Abstract

Foul and Folly Bays are located within the Morant Wetlands near the eastern tip of Jamaica. They have never been investigated but were believed to be important for larval productivity because of the extent of benthic habitats, absence of major coastal developments and remote location. The study was aimed at providing baseline data on the spatial distribution and status of corals and associated benthos. We investigated coral reefs and associated areas with phototransects at eight stations analysed with the Coral Point Count software. Most areas were dominated by algae, evidence of a phase shift from coral to algal reefs. Coral cover varied significantly across the bays (ANOVA, p= 0.0342) with a maximum of 27.03% at the deepest station and a mean of 5.6% at all other stations combined. Mean cover of macroalgae was 39% and varied significantly across stations (α= 0.05, F= 7.472, p= 0.005). The deepest station also had the highest percentage of calcareous algae and live coral while dead coral with algae (DCA) was a significant variable across all other stations (ANOVA, p<0.001). Gorgonians (ANOVA, p<0.001), sponges and urchins were also assessed. Diadema antillarum was not observed at any station. Overall the status of the reefs was poor, probably due to overfishing, absence of urchins and the resultant algal proliferation. Rev. Biol. Trop. 62 (Suppl. 3): 39-47. Epub 2014 September 01.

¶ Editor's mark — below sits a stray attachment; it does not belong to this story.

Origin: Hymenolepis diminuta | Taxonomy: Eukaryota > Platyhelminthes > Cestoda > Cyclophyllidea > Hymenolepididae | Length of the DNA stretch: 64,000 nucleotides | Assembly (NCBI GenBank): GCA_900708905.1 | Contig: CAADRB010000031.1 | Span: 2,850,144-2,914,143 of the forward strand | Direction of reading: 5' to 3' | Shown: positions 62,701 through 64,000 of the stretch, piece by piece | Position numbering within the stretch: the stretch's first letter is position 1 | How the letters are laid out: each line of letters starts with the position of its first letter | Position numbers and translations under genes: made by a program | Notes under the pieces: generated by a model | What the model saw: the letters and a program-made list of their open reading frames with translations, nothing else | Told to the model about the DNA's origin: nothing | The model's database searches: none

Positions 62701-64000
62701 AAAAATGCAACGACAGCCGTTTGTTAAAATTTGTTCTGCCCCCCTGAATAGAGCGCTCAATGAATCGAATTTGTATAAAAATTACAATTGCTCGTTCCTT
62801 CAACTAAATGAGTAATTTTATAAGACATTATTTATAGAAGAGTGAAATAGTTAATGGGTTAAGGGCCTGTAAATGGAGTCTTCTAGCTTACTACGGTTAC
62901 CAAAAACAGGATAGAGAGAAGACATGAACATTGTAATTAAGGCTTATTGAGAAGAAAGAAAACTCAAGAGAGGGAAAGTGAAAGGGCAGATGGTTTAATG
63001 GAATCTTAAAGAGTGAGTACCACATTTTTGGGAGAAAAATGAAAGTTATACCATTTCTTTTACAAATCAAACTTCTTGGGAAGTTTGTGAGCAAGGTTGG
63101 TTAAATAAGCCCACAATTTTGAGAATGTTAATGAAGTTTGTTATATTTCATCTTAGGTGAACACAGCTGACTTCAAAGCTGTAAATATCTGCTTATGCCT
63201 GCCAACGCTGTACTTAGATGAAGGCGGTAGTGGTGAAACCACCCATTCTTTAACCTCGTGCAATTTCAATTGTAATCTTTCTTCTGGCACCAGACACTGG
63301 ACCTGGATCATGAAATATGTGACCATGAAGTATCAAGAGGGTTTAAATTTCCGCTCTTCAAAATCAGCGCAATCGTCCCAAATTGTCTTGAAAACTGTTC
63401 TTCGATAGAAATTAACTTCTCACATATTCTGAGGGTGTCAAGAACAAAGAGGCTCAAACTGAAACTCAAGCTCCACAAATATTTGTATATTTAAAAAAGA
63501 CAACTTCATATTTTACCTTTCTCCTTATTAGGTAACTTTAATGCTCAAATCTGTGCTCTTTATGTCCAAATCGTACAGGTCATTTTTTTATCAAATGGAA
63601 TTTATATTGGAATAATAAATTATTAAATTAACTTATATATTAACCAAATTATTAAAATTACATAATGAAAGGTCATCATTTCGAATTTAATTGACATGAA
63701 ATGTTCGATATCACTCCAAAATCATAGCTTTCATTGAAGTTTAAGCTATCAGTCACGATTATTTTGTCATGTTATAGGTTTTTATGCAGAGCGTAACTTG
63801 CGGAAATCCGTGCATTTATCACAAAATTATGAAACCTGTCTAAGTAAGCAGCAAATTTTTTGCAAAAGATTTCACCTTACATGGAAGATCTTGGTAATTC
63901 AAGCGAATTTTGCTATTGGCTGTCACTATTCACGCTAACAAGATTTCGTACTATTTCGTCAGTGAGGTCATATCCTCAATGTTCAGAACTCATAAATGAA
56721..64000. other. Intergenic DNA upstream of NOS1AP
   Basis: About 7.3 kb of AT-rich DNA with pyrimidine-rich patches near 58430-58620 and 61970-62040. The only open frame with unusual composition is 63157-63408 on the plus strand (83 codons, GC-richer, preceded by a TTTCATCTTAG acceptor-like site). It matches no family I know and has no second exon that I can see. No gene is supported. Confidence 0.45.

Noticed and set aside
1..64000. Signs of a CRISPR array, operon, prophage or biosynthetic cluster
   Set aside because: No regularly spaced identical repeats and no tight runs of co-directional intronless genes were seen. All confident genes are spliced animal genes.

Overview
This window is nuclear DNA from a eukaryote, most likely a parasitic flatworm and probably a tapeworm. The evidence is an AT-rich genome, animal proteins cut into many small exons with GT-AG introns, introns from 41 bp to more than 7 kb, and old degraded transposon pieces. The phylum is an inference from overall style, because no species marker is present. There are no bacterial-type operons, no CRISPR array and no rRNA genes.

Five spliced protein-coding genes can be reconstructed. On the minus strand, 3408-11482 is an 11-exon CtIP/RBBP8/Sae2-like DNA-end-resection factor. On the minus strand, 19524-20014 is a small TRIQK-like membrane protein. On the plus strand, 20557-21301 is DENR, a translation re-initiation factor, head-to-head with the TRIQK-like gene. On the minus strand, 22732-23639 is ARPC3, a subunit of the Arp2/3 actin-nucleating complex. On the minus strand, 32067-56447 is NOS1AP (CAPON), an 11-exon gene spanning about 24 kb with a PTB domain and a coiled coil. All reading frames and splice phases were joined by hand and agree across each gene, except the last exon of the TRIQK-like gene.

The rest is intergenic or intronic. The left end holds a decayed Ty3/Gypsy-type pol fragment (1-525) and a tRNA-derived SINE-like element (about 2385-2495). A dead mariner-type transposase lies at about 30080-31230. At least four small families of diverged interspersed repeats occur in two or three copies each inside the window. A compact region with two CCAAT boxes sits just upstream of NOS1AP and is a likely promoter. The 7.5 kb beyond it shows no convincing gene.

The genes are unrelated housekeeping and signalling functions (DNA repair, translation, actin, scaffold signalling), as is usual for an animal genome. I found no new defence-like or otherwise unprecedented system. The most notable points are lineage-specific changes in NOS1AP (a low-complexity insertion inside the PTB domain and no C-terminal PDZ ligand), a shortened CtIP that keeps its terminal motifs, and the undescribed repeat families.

Keywords: Coral Reefs, Spatial Variation, Foul Bay, Folly Bay, Jamaica